The Metamorphosis of Medusa

The Legion of Honor is currently host to a terrifyingly beautiful bust of The Medusa, on view through February 19. Created by master Baroque sculptor Gian Lorenzo Bernini (1598–1680), this nightmare in marble arrives at the museum via the Dream of Rome, a project initiated by the mayor of Rome to exhibit timeless masterpieces in the United States. The Medusa is the inaugural loan in the prestigious partnership between the Fine Arts Museums and Rome’s Capitoline Museum.

Medusa projected onto the facade of the Legion of Honor

In Metamorphoses, Ovid recounts the tale of the legendary monster, Medusa. The most beautiful of the Gorgon sisters, Medusa was cursed with the power to turn to stone anyone foolish enough to stare into her eyes.

Medusa, full view

Gian Lorenzo Bernini. The Medusa, 1640s. Carrara marble. Musei Capitolini, Rome. Photo: Andrew Fox/FAMSF

Medusa was ultimately vanquished by the hero, Perseus, who came upon her while sleeping and lopped off her head. Perseus was able to avoid the stony fate of his predecessors, by viewing the monster through the reflection of his highly polished shield.

Perseus cuts off Medusa's head

Bernard Picart (French, 1673–1733). Perseus cuts off Medusa's head, 1730. Engraving. Achenbach Foundation for Graphic Arts. 1963.30.33760

Although disconnected from her body, Medusa’s decapitated head still maintained its petrifying power, so Perseus gave it to the goddess Minerva, who used it to decorate her shield.

Perseus holding head of Medusa

Francois-Nicolas Chifflart (French, 1825–1901). Perseus holding head of Medusa, from Improvisations sur cuivre, ca. 1865. Etching. Achenbach Foundation for Graphic Arts. 1963.30.32367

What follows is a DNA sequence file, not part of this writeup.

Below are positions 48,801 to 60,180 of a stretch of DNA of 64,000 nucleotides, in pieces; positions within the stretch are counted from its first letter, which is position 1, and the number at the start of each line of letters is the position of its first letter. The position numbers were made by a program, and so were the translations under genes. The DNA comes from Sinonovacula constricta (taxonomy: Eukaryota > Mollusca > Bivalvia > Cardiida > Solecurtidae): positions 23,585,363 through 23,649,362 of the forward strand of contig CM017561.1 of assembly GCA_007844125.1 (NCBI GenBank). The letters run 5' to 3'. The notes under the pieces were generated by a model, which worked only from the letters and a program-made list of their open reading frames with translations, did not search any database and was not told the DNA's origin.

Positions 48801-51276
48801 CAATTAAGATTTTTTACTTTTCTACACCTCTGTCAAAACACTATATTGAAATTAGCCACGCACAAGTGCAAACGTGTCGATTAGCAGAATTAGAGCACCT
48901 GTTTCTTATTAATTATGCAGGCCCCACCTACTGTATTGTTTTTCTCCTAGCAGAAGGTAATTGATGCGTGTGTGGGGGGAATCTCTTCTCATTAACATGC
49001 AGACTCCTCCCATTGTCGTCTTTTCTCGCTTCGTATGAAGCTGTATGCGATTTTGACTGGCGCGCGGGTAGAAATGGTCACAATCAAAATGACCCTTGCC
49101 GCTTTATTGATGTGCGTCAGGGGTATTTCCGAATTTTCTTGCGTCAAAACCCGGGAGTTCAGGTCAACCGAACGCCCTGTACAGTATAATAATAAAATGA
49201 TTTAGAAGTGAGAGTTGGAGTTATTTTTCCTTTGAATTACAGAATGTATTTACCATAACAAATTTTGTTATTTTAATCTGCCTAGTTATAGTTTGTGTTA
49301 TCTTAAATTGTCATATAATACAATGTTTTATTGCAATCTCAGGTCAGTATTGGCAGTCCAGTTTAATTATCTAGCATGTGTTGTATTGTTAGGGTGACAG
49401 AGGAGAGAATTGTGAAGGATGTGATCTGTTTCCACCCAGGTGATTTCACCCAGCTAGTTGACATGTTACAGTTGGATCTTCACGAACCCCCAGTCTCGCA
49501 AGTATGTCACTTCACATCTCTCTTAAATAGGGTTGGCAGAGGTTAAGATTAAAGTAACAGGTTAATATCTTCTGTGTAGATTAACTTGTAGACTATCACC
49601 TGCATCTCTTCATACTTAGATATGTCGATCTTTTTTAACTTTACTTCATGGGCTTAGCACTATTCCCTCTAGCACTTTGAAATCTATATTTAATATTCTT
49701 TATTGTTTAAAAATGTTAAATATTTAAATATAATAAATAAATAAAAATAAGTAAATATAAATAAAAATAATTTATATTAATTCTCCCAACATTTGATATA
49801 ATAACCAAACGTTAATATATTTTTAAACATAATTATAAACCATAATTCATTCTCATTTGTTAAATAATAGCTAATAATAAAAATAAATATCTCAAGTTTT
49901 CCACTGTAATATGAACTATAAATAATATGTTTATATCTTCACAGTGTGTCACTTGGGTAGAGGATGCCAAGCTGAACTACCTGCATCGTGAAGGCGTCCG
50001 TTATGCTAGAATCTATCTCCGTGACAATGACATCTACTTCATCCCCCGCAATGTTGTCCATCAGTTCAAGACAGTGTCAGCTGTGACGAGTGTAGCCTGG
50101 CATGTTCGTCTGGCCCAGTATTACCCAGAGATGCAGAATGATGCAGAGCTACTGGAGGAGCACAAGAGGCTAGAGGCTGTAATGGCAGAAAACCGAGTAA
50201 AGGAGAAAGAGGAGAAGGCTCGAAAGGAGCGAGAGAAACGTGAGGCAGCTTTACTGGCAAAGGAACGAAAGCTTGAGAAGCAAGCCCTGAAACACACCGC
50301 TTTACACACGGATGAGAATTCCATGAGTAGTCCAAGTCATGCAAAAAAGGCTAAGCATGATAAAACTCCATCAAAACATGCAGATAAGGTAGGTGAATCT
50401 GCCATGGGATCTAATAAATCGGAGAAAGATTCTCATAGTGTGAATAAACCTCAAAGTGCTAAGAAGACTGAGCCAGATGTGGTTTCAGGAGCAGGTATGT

Adorned with Medusa’s head, the shield of Minerva defeated the enemies of reason and knowledge, virtues championed by the goddess. This grotesque model of the Medusa head donning Minerva’s shield is the typical mode of interpretation for this subject matter.

Minerva

Hans or Jan Collaert (Flemish, 1566–1628). Minerva, 16th–17th century. Etching. Achenbach Foundation for Graphic Arts. 1963.30.12513

Bernini, however, turned this tradition on its head, choosing instead to depict the painful moment of condemnation when Minerva transformed Medusa into the snake-haired monster of legend as punishment for her affair with Neptune, god of the sea.

Medusa detail

A feat in naturalism and emotional potency, Bernini’s Medusa demonstrates the sculptor at the height of his technical abilities. Known for highly refined works of exquisite accuracy, Bernini treats the writhing snakes in a rough-hewn manner, as if they too are being transformed from cold stone into living, seething serpents. The face of Medusa is a far cry from the distorted and monstrous visage traditionally associated with the subject; rather Bernini chisels a heartbreakingly beautiful expression of agony and despair.

Truly a masterpiece in three dimensions, Bernini’s Medusa is displayed at the Legion of Honor completely in the round, allowing viewers full access to each wriggling snake.

Gird your loins and come face to face with Bernini’s incomparable Medusa, on view at the Legion of Honor through February 19, 2012.
 

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